The pilots and flying officers in the 98th Bomb Group, were showing the symptoms of combat stress and fatigue. They were involved in drunken fighting at night over in Benghazi, sometimes inflicting serious injuries on themselves and the Australian and British military personnel they found there. The drunken 98th pilots were injured by crashing their captured German Zundapp motorcycles, racing with each other on the desert roads and the airfield runways at night. Several pilots nearly killed themselves in landing accidents on the three airbase's runways. The final straw was when several impaired bomber pilots ground looped and crashed one of the German twin engine JU-88 light bombers, left behind on the base by the Germans and rebuilt into flying condition by the American mechanics. These, and the other events, convinced the Ploesti mission planners and commanders that something had to be said and done, or the mission could be compromised. Or it might even fail !

On the last of the evening mission briefings, Gen. Lewis Brereton called the flying officers of each of the five bomb groups together, separately, for individual final briefings, and for a closing speech about the mission. After the tech briefings, Brereton added to the 98th Bomb Group's officers a final speech, something like this : " Now, I want talk to you about a very serious problem that can affect the success of this mission. I don't have to remind you what you already know. You know how tough this mission is going to be. You're thinking about home, your wives, and families. You're afraid you won't survive the mission to see them again. So, I want to remind you what you also already should understand about the harsh reality of this mission. Stop worrying about living past this mission. If that's not clear enough, get it straight, and get this straight, right now. Get it into your heads that you are probably not going to survive the mission to Ploesti. That is the harsh reality. Put your hopes for the future and seeing your loved ones again, behind you, and forget about them. Stop worrying about living past tomorrow, because you're not going to live past tomorrow. In fact, you're already dead men ! You died and were dead men three years ago when you signed up to fight this war. If you can't accept that, if you can't accept what you have to do tomorrow and what the consequences will be, then, you will not be able do your jobs, and you will not be able to accomplish this mission, which is critical to winning the war for the people back home that you love, and that you are fighting for. They are depending on you to destroy your targets at Ploesti and win the war. So think about them and what the consequences for them will be if you fail and we lose this war ! After a short pause, Brereton continued, "You all have some time this evening and tonight. Take that time and think about what I just said. Arrange your personal items on your bunks so they can be sent home if you don't return from the mission. Write your wives and families tonight and tell them whatever you need to tell them before we fly tomorrow. But, if you can't accept what I just told you, if you can't make peace with it and do your job tomorrow, then, come and see me before morning, and I will see that you are relieved of your duties for the mission, and we will find someone who can ! Finally, I want to make it absolutely clear again to all of you, how critically important this mission is to the war effort. If it is a success, it can change the direction of the war. If it fails, it could cost us the war effort. But, if all of you do your jobs and bomb your targets tomorrow, it will be worth it - even if we lose every airplane !"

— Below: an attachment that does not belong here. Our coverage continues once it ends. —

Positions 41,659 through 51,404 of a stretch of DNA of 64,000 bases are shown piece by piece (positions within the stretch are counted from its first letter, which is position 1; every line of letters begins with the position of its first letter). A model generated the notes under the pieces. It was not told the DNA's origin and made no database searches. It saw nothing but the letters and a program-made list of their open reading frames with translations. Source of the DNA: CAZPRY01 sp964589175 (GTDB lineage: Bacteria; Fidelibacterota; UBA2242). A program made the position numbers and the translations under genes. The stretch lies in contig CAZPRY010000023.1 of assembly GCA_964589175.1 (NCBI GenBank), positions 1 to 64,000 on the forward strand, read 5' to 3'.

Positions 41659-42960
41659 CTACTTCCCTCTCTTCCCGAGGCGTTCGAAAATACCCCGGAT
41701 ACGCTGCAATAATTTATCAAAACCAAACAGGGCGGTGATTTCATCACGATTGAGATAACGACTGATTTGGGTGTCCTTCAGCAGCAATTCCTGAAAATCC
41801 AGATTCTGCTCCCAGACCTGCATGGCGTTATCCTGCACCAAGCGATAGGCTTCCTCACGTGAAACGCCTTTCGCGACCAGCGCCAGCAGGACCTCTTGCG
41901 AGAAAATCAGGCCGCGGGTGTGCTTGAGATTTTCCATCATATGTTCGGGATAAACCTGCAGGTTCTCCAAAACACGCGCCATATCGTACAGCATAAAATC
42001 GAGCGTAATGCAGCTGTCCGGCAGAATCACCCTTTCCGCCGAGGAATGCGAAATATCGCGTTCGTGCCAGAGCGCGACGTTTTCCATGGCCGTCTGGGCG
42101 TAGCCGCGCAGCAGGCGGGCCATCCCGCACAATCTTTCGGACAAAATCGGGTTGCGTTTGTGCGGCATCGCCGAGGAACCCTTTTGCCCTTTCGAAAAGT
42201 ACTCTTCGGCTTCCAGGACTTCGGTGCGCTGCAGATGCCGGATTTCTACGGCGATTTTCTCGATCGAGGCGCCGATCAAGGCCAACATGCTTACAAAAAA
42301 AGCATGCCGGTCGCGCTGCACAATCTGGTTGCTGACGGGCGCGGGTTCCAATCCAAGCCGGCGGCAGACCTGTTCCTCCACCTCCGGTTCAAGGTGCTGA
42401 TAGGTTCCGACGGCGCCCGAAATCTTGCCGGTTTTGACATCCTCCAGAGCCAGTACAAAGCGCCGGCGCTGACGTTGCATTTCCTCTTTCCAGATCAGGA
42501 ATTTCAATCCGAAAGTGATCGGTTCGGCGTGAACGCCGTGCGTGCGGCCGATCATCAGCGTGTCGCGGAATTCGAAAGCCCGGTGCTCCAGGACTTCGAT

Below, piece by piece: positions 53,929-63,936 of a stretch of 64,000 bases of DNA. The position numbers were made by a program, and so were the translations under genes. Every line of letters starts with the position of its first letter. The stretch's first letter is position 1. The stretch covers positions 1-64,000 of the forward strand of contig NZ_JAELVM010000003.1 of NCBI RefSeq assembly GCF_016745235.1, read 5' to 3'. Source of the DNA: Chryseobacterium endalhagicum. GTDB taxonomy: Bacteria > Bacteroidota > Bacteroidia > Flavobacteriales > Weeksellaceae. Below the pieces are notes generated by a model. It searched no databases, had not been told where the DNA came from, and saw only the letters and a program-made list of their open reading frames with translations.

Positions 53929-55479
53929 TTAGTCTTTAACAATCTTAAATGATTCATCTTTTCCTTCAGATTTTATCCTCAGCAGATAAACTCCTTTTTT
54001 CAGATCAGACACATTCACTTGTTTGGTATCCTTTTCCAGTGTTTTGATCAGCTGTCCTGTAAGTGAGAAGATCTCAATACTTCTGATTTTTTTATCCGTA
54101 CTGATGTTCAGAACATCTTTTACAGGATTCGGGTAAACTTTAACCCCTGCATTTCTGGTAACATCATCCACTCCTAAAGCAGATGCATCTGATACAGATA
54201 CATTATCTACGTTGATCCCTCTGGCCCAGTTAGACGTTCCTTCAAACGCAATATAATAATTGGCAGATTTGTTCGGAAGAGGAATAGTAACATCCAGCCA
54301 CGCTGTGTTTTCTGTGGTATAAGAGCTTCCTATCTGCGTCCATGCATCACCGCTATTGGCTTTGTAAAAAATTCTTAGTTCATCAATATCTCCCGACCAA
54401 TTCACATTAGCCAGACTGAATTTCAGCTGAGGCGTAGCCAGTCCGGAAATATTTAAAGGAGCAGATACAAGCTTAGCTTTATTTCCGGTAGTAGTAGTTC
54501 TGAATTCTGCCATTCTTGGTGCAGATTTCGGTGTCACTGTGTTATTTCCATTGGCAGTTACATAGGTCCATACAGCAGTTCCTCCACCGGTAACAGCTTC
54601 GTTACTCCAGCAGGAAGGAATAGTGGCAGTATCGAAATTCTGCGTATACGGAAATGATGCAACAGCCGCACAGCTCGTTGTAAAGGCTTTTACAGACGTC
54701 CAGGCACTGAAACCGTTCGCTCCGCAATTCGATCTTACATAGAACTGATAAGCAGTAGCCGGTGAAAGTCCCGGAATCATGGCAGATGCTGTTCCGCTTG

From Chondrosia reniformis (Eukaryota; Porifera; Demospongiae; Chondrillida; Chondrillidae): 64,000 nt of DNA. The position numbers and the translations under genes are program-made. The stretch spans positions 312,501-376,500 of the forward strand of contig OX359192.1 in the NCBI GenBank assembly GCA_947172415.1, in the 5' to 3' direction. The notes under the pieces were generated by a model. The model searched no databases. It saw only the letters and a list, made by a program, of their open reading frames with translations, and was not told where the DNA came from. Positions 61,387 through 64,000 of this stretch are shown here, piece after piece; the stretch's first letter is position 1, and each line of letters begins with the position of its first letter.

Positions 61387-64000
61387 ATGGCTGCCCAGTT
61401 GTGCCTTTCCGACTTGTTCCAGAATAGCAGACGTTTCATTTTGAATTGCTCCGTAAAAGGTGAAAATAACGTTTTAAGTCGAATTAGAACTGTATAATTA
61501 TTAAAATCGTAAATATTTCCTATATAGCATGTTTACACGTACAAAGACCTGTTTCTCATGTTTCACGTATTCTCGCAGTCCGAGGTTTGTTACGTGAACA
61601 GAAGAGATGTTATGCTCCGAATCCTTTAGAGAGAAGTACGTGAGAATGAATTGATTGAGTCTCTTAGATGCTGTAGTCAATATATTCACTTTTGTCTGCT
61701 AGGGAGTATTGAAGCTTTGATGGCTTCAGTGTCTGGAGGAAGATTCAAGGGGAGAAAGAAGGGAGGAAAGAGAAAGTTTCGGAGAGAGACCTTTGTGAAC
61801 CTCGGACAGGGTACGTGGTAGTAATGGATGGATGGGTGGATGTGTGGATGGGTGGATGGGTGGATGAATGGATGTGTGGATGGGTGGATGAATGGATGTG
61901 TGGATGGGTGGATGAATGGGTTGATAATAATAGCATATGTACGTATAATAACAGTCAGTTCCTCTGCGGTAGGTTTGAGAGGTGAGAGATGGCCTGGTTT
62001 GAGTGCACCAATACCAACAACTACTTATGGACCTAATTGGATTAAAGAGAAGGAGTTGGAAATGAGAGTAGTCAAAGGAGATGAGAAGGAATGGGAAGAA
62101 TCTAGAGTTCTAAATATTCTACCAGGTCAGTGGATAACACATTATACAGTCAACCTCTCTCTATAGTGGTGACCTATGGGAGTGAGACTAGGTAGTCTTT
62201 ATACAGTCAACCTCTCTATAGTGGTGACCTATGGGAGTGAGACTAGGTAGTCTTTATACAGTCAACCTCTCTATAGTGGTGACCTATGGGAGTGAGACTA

Then, after each briefing to the flying officers of the five bomb groups, they were dismissed. It was reported that before morning a few officers did take Brereton up on his offer and asked to be relieved from flying the mission. But, there were many other officers, like Col. Ted Timberlake, who hated having been prohibited from flying the mission, for security reasons, because the last thing he, and they, wanted was to be viewed by their men as cowards. And, many more men, enlisted, noncoms, and officers, some of whom were not even on regular combat flying status, but wanted to fly on the mission so much that they stowed away on various airplanes and flew the mission as extras. And, at least, one pilot tried to go, but was so sick with dysentery, he finally had to stand down and stay home.

But, what none of the men knew, then, was that before the next day would be over, 446 of them would be injured, captured, crippled, maimed, missing, or dead, starting with the replacement crewmen flying in Lt. John Young's regular B-24D, Kickapoo.

Col. John Kane wrote about Brereton's speech to the 98th Group's officers, in his autobiography about the war and the mission. He wrote how serious and quiet the men were, and how pale and shocked they looked as they filed out of the briefing area. The desert stars were bright that night over the desert, as always. But, the mood was dark over the three airbases at Benghazi. No one slept very well, especially since the mechanics were replacing, running, and testing many of the B-24s' big Double Wasp, Pratt & Whitney engines, all throughout the night. But, if there had been any doubt about their status before, now there was none. Like so many other men, involved in fighting this desperate war for the survival of free nations, the men knew they were asked to give up everything they had, for this mission, no matter the cost.